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Re: data format for gathered information

From: Ivan Herman <ivan@w3.org>
Date: Thu, 01 Mar 2007 13:30:46 +0100
Message-ID: <45E6C776.8090507@w3.org>
To: Uldis Bojars <uldis.bojars@deri.org>
Cc: 'Leo Sauermann' <leo.sauermann@dfki.de>, 'Danny Ayers' <danny.ayers@gmail.com>, 'W3C SWEO IG' <public-sweo-ig@w3.org>, 'Kingsley Idehen' <kidehen@openlinksw.com>, 'Benjamin Nowack' <bnowack@appmosphere.com>, 'Ian Davis' <Ian.Davis@talis.com>

Uldis Bojars wrote:
> Ivan,
> In this particular case a discussion on a mailing may be best, but it is
> also possible to leave comments on the wiki. They are usually written in a
> separate paragraph (right after the thing they are commenting, or at the end
> of the document) and "signed" with a name of a person leaving the comment.
> You can also indent them to separate from the main text. See an example at
> [1].
> [1] http://c2.com/cgi/wiki?VisualizeTheWiki
> It's a good idea about dcterms vocabulary. What properties do you suggest we
> use from it? SIOC is currently using dcterms:created and dcterms:modified to
> be more specific that generic dc:date, but there may be other potential
> candidates for reuse.
just ideas:




(see http://dublincore.org/documents/dcmi-terms/index.shtml)

there lots of things there, though there might be overlaps with some
DOAP terms, for example. But if we are talking about electronic
resources, eg, books or tutorials, some of these really make sense

> For books and articles also look at [2] describing MarcOnt - an initiative
> to create an ontology for bibliographical information and to mediate between
> different formats out there.
> [2]
> http://www.marcont.org/index.php?option=com_content&task=view&id=16&Itemid=4
> 4

Well, this is the typical case when we should follow the advise of the
Digital Library community, we are talking about scholarly references
here. However, I brought up BibTeX is because it has become, de facto,
the vocabulary of choice in academic circles, ie, it looks like the best
platform to be used

(Caveat: people usually have their data in BibTeX format and they would
prefer to submit it that way. Some time ago I tried to find a simple
BibTeX parser that I could have hacked to produce the RDF version I
wanted, and I did not find any:-(


> Best,
> Uldis
> [ http://captsolo.net/info/ ]
> -----Original Message-----
> From: public-sweo-ig-request@w3.org [mailto:public-sweo-ig-request@w3.org]
> On Behalf Of Ivan Herman
> Sent: Wednesday, February 28, 2007 12:17 PM
> To: Leo Sauermann
> Cc: Danny Ayers; W3C SWEO IG; Kingsley Idehen; Benjamin Nowack; Ian Davis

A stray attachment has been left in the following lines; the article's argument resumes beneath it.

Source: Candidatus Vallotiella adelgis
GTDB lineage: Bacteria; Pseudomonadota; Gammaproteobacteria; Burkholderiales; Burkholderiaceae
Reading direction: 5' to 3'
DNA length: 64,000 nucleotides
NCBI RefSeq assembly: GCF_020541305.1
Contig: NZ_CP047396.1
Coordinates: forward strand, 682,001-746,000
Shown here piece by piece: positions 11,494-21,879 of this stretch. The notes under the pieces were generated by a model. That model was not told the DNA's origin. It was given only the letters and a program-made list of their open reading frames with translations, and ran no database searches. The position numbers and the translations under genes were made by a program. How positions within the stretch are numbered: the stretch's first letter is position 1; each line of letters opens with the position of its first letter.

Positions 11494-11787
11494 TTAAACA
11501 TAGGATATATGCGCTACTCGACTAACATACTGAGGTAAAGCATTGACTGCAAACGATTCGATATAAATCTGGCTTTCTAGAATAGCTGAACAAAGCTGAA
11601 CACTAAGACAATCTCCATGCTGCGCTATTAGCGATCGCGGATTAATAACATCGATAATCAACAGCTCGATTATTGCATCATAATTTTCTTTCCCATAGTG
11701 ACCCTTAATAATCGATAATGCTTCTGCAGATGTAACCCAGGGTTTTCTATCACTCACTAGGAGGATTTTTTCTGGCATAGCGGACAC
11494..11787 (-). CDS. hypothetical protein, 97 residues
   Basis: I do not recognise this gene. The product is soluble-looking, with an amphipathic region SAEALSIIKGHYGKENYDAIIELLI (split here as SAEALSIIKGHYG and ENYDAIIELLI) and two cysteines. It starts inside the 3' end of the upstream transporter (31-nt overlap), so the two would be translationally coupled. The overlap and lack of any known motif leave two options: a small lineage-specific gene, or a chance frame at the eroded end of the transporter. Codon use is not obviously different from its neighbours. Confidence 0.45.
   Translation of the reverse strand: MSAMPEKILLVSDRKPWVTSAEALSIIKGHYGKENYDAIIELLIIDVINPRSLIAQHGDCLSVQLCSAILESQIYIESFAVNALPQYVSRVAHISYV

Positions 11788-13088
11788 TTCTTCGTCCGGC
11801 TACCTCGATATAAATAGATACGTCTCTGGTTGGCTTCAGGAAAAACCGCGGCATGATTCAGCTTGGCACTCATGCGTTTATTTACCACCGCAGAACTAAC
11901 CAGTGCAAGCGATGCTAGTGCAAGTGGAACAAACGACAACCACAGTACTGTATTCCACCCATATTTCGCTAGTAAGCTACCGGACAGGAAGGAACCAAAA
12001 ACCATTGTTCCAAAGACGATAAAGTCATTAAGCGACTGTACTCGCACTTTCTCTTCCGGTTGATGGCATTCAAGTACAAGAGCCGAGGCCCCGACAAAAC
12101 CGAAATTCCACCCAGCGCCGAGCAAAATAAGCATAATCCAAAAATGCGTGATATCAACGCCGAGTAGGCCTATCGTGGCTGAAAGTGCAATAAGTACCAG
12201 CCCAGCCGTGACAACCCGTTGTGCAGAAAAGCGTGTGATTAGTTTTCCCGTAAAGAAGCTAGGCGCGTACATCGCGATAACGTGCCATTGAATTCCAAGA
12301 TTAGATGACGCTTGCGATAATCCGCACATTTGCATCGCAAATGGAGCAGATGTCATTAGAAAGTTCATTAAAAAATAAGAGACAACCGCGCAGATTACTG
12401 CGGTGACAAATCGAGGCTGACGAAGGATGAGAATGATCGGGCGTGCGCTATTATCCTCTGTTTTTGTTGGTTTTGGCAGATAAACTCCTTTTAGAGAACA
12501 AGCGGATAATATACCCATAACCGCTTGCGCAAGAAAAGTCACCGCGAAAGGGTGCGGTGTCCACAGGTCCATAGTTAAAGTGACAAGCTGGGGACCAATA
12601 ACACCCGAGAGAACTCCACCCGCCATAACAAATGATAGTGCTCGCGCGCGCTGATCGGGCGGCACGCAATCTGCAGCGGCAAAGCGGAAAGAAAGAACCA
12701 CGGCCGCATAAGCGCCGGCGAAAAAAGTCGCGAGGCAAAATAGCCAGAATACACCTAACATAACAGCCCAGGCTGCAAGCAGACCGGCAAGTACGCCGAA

> Subject: Re: data format for gathered information
> Leo,
> it is a bit difficult to edit, because the page should reflect concensus...
> so I prefer to comment and discuss here.
> - Using the doap, skos, etc, is obviously the way to go. Actually, using
> skos is a great idea of yours!
> - I am not sure about the usage of RSS. I have the feeling that it is a
> little bit of a misuse here. I wonder whether the full power of DC is not
> enough here; not only the core dc terms like dc:title and such that
> everybody knows but, also, the dcterm vocabulary[1] I have the impression
> that those, combined with maybe some extra properties of our own may replace
> your choice of RSS. (to be checked)
> - For books and articles, I think we need something more strucured, like
> BibTeX, in order to allow for, say, more scholarly usage. The problem is
> that it is not 100% obvious how to represent bibtex in RDF, look at my
> recent blog and the comments[2]. We may have to byte the bullet and choose
> one or modify one).
> [As an aside, it was one of you guys, I think, who drew my attention on
> BibSonomy[3] which uses nice features to store bibliographical data as well,
> it is a pity that the bibtex they use is broken[2] otherwise we could have
> used it)
> - I was looking at DOAP; its description on [4] refers to "DOAP is a project
> to create an XML/RDF vocabulary to describe open source projects." I was
> wondering whether it would also be suitable to describe non-commercial
> projects, ie, where the 'open sourceness' is in DOAP.
> Sure, there are references to repositories and copyrights, but I presume it
> is all right to ignore those when we talk about commercial projects.
> To be checked, nevertheless...
> - Whether the core 'glue', binding all that together, should be SIOC, as
> Kingsley proposes, or something else, I am not sure. I must admit I am not